Among the GSMA’s many roles is that of sole global arbiter for device identity among mobile devices, which it carries out by overseeing the TAC Allocation system. Every mobile device with a 3GPP transceiver – which includes not only cellular phones but modems, IoT devices, wearables, tablets and other equipment types – must be assigned a 15-digit International Mobile Equipment Identity, or IMEI number. The first 8 digits of an IMEI are the Type Allocation Code, or TAC number, which indicates the precise model of the device bearing it. This system brings order to what would otherwise be an unknowable mass, comprising billions of devices worldwide.
The TAC system thereby enables a range of services catering to operators, retailers, law enforcement agencies, insurers and others who routinely need to identify individual mobile devices. Such services help to deter device theft, verify insurance claims, identify counterfeiting, and return lost devices to their rightful owners; they also empower operators to better plan network provisioning, and target precision marketing and support services.
For these initiatives to remain viable, however, something more fundamental must be ensured: the integrity of the TAC system itself. For device identity to work – and for the range of services and activities that flow from it to be possible – all device manufacturers must play by the same rules. It must be the case, for instance, that an IMEI number is truly unique, and that a device bearing a particular TAC number is truly of the precise model it purports, or confidence in the system could be at risk.
That’s why the GSMA makes it a priority to maintain the accuracy of this system, and it is doing this through the activities associated with the TAC / IMEI Integrity Framework. The GSMA has no powers to forcibly stop illegal or otherwise non-compliant TAC / IMEI activity – that is not our role. What we can do, however, is to make the information and tools available that help maintain the integrity of the system, and act as a hub for reporting of non-compliance. By using educational and coordinating methods, we aim to drive down the number of erroneous IMEI numbers at large, and maximise confidence in the ecosystem to the benefit of all concerned.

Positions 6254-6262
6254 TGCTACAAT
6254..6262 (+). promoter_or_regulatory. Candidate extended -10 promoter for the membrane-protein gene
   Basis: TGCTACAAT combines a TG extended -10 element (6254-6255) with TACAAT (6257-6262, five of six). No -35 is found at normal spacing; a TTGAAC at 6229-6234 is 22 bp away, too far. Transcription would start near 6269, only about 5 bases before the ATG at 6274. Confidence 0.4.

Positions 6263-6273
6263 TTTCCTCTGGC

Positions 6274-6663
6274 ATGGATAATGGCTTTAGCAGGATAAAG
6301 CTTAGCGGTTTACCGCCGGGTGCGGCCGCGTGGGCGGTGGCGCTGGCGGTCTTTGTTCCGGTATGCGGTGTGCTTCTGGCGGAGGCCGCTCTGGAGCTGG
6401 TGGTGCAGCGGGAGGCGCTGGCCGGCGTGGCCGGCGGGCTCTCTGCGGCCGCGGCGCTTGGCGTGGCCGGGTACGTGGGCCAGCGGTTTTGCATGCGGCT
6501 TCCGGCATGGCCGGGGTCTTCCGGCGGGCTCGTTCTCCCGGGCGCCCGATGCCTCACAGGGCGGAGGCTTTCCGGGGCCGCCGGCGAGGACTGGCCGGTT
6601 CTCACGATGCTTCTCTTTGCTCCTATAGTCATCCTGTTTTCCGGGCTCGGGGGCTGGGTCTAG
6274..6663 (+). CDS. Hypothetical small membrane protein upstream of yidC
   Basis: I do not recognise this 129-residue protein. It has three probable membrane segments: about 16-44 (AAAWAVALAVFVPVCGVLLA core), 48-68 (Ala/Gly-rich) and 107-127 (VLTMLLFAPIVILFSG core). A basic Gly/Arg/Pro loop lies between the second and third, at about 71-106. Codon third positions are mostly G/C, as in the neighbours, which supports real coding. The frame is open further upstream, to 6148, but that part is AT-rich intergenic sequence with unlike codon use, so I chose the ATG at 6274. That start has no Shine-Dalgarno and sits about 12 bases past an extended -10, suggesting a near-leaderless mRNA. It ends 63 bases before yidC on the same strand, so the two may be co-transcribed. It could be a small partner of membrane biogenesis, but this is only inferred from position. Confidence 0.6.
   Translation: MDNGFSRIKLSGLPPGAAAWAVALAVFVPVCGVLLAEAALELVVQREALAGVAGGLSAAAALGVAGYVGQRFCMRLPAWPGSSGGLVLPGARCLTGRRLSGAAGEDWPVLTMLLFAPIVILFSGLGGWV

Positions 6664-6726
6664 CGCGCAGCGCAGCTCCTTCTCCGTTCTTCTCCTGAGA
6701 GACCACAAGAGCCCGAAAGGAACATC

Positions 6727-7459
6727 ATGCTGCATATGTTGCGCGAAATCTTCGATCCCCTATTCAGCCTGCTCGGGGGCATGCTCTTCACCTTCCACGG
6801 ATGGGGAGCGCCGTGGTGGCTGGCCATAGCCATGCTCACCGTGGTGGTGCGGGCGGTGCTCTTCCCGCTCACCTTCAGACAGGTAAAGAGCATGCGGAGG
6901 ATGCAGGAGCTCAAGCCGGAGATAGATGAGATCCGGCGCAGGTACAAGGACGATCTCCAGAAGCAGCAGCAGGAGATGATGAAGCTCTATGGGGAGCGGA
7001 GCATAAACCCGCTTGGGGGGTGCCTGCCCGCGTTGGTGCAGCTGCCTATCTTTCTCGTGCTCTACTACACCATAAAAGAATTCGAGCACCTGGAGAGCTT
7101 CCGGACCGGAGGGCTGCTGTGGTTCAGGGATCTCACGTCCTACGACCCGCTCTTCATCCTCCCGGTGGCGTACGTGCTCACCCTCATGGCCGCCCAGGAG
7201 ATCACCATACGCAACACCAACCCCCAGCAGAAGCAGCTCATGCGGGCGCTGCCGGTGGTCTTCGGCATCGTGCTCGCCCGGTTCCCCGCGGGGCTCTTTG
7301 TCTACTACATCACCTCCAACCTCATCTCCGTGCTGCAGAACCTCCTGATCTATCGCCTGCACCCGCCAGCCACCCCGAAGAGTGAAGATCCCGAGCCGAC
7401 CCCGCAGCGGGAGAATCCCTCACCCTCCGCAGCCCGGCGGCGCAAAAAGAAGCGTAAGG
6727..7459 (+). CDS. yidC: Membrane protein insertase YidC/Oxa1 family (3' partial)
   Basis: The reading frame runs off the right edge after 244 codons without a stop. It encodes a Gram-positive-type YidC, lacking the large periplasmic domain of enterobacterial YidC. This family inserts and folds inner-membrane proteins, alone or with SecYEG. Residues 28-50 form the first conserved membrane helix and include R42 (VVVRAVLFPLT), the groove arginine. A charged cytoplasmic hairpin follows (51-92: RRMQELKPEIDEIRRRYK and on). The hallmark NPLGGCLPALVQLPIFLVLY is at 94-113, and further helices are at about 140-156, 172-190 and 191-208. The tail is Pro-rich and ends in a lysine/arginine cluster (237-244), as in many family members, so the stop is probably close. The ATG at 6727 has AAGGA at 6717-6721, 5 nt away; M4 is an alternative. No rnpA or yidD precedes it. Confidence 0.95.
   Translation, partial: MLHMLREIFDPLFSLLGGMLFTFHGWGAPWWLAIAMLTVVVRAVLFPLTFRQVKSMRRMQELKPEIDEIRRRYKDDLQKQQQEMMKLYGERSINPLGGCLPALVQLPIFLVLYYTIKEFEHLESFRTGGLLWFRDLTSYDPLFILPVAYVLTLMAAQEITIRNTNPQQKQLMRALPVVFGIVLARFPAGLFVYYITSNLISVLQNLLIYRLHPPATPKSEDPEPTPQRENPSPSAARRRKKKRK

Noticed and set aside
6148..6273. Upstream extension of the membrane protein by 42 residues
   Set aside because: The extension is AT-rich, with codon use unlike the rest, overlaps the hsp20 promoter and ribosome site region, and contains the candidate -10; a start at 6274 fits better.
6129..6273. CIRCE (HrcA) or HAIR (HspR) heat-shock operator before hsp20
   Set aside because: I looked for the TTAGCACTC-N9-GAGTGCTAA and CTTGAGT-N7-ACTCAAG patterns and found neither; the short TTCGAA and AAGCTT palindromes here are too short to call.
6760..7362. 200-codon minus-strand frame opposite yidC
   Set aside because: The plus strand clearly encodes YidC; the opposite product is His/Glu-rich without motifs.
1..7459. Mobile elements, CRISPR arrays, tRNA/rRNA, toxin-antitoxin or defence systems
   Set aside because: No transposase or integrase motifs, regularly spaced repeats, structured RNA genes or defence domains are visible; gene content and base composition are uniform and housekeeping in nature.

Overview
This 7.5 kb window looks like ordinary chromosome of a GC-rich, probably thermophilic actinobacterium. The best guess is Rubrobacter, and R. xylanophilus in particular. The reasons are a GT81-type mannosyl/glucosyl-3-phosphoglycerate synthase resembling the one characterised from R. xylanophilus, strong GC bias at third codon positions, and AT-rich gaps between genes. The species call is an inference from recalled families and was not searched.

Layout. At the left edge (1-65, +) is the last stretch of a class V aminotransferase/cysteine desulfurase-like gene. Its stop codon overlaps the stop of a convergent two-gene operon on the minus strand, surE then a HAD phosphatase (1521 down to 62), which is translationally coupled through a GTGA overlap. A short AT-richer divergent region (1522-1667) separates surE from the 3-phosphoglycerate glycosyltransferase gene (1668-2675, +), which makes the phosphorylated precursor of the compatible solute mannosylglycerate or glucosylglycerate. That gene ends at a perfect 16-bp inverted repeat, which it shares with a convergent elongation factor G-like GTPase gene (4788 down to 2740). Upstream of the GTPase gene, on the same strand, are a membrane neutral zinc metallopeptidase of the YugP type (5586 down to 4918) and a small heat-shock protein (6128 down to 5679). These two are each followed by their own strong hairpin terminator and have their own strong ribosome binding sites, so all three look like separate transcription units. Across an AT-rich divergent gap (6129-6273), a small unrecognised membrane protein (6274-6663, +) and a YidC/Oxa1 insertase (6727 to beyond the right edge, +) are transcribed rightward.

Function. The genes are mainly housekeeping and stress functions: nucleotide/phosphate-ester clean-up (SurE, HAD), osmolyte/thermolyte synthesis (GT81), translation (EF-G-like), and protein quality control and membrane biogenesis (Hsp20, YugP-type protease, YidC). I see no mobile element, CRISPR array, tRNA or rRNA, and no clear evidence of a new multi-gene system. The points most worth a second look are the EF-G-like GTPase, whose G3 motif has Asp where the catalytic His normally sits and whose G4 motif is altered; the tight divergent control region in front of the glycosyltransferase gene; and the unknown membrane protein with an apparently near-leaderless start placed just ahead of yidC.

One such method is the TAC Data Challenge. The GSMA Terminal Steering Group, who oversee the implementation of the GSMA’s strategy for device identification, have devised a quick and easy way for organisations who access TAC data through GSMA Device Database, including operators, governments and regulators, to report TAC data errors and help keep the data as accurate as possible. If an organisation is thought to have allocated TAC with inaccurate information, they will be contacted by our helpdesk and given 4 weeks to consider and respond to the challenge, and remedy the error if a fault is confirmed.
In the same vein, the Non-Compliant TAC / IMEI Reporting Process was recently launched to enable regulators and other organisations like manufacturers and retailers to report non-compliant TAC or IMEI, including but not limited to cloned or counterfeit TAC or IMEI. We will then offer support to the brands and OEMs who are affected to help them become compliant – however if that non-compliance is deliberate in nature, we could also share information with customs authorities and local law enforcement officials.
The GSMA has also launched TAC Market Watch, to proactively monitor markets where there appears to be an increased presence of non-compliant and fake or cloned TAC or IMEI.
As the body responsible for overseeing the TAC allocation process, the GSMA is also best-placed to provide compliance training to help relevant stakeholders to avoid making errors in the first place. We have developed a set of TAC Allocation Training Modules, which are available in English and Chinese, and hold regular training sessions around the world to ensure those with a hand in device identity know how to conduct their responsibilities effectively. If your organisation plays a role in this area, we invite you to consult the materials presented here. If you have any questions about this or another aspect of the device identity ecosystem, please do get in touch.